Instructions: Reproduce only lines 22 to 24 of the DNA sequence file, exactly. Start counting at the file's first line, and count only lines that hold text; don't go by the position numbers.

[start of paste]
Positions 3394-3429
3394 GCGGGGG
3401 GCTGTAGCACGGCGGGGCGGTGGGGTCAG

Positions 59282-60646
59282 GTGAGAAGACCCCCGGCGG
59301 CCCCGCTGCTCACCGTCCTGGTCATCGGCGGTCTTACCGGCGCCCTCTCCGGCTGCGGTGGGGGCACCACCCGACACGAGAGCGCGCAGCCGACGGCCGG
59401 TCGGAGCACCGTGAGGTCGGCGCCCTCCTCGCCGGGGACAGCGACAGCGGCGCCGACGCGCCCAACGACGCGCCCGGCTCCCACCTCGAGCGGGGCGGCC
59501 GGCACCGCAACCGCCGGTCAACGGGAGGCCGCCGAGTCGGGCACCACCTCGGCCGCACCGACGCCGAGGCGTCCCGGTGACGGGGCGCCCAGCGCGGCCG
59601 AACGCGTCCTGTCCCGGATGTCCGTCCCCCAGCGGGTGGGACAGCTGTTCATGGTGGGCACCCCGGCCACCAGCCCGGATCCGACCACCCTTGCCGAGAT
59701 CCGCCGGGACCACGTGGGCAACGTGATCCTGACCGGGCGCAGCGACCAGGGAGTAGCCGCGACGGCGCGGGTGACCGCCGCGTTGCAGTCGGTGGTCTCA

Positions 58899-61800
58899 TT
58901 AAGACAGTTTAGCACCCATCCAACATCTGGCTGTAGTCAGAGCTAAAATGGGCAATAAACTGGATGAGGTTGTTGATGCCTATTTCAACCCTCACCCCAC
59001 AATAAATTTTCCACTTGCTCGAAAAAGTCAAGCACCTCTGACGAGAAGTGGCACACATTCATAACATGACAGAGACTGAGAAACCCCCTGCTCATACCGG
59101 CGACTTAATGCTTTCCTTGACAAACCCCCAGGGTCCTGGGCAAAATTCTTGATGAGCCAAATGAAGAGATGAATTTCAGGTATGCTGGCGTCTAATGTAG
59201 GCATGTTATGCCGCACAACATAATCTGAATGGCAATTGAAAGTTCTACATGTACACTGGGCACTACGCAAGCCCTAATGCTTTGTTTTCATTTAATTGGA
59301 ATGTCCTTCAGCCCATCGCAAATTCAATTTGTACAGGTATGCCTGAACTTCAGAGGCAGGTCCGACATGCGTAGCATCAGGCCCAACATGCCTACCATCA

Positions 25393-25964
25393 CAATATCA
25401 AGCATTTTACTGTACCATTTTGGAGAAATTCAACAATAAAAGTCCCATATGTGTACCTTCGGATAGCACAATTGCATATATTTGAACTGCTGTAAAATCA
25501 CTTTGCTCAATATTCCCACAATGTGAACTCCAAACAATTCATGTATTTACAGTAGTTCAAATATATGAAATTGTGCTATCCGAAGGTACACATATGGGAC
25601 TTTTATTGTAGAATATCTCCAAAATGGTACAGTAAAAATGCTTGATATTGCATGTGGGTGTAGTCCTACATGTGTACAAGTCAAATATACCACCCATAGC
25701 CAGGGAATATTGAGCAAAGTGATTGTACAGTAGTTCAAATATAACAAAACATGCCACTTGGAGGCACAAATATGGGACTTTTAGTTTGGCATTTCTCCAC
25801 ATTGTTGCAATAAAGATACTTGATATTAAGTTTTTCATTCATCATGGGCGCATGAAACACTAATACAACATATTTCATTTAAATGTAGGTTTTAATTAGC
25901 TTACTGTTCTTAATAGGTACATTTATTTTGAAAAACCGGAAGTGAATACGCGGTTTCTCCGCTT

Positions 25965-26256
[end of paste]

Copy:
25601 TTTTATTGTAGAATATCTCCAAAATGGTACAGTAAAAATGCTTGATATTGCATGTGGGTGTAGTCCTACATGTGTACAAGTCAAATATACCACCCATAGC
25701 CAGGGAATATTGAGCAAAGTGATTGTACAGTAGTTCAAATATAACAAAACATGCCACTTGGAGGCACAAATATGGGACTTTTAGTTTGGCATTTCTCCAC
25801 ATTGTTGCAATAAAGATACTTGATATTAAGTTTTTCATTCATCATGGGCGCATGAAACACTAATACAACATATTTCATTTAAATGTAGGTTTTAATTAGC